Blogging Bayport Alameda

October 1, 2012

Ban aid

Filed under: Alameda — Tags: , , , — Lauren Do @ 6:01 am

A little bit of another break from the questionnaires, more tomorrow.

Yesterday kicked off Banned Books week which essentially is a celebration and recognition of books that have been frequently challenged, by whatever reason.   The Alameda Free Library is hosting a reading marathon of these books, so you can check that out at the Main Library, where the readings will happen whenever the Main Library is open.  The West End Branch will have limited readings on Monday, October 1 from 3-5 pm and at Bay Farm Island Branch on Thursday, October 4 from 11am-2pm.

While this year the list seems chock full of pre-teen and teen books like the Hunger Games and Gossip Girl, amazingly enough And Tango Makes Three escaped the top ten this year despite being on the list five years in a row.   Given the uproar in the community over this particular book during the whole Lesson 9 debate, I was reminded of this particular gem from the debate while thinking about Banned Books Week, from my 2009 post:

Another argument offered by Trish Spencer was the because And Tango Makes Three was on the list of most challenged books that it should be replaced by a different book.  I was dumbstruck by this argument and had to, once again, try to figure out if she actually believed this or if she was kitchen sinking it.   While she is absolutely correct that And Tango Makes Three has topped the list of most challenged books in 2006, 2007, and 2008 if we are then to use the criteria that any book that ends up on a most challenged books list must be removed from our children’s sights, then these books must also go:

  • The Kite Runner, by Khaled Hosseini (2008 no. 9)
  • The Adventures of Huckleberry Finn, by Mark Twain (2007 no. 5, 2002 no. 7)
  • The Color Purple, by Alice Walker (2007 no. 6)
  • I Know Why the Caged Bird Sings, by Maya Angelou (2007 no. 8, 2004 no.9, 2002 no. 4, 2001 no. 4)
  • The Bluest Eye, by Toni Morrison (2006 no. 5)
  • Beloved, by Toni Morrison (2006 no. 9)
  • The Catcher in the Rye, by J. D. Salinger (2005 no. 3, 2001 no. 6)
  • In the Night Kitchen, by Maurice Sendak (2004 no. 7)
  • Of Mice and Men, by John Steinbeck (2004 no. 10, 2003 no. 3, 2001 no. 2)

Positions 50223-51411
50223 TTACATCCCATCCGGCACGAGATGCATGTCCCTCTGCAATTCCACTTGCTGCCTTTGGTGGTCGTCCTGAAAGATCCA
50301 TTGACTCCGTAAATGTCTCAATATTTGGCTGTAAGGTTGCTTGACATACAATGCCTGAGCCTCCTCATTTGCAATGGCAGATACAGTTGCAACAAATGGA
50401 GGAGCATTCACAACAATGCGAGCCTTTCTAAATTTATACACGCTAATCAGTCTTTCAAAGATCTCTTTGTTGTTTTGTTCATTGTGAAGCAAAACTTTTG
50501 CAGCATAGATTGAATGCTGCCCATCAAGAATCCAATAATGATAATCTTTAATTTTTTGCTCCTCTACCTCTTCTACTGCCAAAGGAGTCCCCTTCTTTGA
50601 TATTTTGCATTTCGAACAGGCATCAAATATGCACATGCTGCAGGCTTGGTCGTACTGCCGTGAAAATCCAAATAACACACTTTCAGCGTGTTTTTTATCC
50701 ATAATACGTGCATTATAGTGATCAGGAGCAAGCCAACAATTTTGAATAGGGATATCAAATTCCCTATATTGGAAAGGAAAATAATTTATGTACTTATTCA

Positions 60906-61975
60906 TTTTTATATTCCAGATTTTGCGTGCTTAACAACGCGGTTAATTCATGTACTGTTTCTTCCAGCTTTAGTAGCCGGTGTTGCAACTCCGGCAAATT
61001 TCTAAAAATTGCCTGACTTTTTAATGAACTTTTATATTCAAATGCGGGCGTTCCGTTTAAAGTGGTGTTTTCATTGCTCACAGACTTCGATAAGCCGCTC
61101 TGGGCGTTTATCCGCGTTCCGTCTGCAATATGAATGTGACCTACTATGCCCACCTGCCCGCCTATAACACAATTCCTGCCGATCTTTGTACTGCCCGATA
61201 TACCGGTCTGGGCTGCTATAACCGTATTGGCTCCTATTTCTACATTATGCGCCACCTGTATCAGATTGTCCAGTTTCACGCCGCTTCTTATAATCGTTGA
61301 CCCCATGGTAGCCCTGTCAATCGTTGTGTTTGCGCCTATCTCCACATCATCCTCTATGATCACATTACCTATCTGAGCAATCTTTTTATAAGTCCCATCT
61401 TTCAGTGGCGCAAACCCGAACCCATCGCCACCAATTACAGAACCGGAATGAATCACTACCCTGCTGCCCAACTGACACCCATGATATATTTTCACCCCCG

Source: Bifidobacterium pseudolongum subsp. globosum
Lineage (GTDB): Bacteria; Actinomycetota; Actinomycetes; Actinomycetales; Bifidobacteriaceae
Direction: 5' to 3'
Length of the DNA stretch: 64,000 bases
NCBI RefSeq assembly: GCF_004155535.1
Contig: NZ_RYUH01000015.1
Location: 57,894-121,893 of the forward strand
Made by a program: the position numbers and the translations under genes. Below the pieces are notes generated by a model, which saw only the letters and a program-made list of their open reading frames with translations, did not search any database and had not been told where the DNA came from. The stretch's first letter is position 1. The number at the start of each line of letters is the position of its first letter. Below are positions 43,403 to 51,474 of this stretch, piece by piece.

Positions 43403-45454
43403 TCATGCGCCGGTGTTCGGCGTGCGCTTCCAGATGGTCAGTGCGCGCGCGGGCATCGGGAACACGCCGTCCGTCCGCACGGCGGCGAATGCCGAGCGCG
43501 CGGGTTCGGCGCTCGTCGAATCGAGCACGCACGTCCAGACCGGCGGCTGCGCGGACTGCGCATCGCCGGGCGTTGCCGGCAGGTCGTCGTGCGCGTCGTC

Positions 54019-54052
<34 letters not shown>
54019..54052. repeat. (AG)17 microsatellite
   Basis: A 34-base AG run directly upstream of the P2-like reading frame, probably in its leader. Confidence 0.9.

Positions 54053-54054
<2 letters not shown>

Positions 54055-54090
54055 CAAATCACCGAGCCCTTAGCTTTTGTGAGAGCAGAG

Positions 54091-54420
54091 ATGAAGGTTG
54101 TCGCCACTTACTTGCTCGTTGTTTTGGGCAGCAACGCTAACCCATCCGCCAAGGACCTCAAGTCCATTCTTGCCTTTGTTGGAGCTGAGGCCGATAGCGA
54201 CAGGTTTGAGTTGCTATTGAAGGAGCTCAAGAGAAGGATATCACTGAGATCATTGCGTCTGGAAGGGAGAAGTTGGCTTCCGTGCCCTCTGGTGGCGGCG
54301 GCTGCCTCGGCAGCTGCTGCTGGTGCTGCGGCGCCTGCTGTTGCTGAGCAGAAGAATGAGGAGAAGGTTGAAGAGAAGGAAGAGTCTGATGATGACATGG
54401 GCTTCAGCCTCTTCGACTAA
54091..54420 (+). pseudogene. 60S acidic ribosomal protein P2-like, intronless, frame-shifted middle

• Harry Potter (series), by J.K. Rowling  (2003 no. 2, 2002 no.1, 2001 no. 1)

Personally if there were one question that I could pose to Trish Spencer, would be to get an honest answer about why she would suggest that a book that was challenged should be replaced and how she reconciles her stance on And Tango Makes Three with the fact that books that are part of standard school curriculum (or recommended reading lists) have been challenged in the past, and still challenged today.

I think it’s important to remember that even though there are novels out there that might have themes or prose that we disagree with there is value to these books, all books — yes, I imagine that there is some value to 50 Shades of Gray even though I can’t really figure out what it is.


  1. Is “Fifty Shades of Grey” on the read list? It’s banned and challenged in many libraries. If it is going to be read at this event, please tell us the time and which library.

    Comment by Jack Richard — October 1, 2012 @ 8:38 am

  2. You would be surprised what is on “the list” – not at all just porn or sexually explicit stuff. Harry Potter?

    Comment by Kate Quick,. — October 1, 2012 @ 9:57 am

  3. Jack, I believe all of the library copies are checked out. If you want to bring your own copy and read, I’m sure Cossette Ratliff, adult services supervisor, will be happy to sign you up.

    Comment by Li_ — October 1, 2012 @ 4:08 pm

  4. Nah, 50 Grey’s is too pussyfied. I’d do House of Holes by Nicholson Baker, maybe.

    Comment by Jack Richard — October 1, 2012 @ 5:55 pm

  5. I’m not sure who it was but some politician, could have been Kent Scheideggerof, during an interview with a television reporter I was watching over the weekend on the Death Penalty ban initiative, made a statement in support of the death penalty. I had a nice cold pint of Pyramid Discord/Thunderhead (back and tan) beer in my hand and a good swig in my mouth when he said this: “…we just have to find a way to make the death penalty more viable…”.

    My swig sprayed the coffee table.

    Comment by Jack Richard — October 1, 2012 @ 6:36 pm

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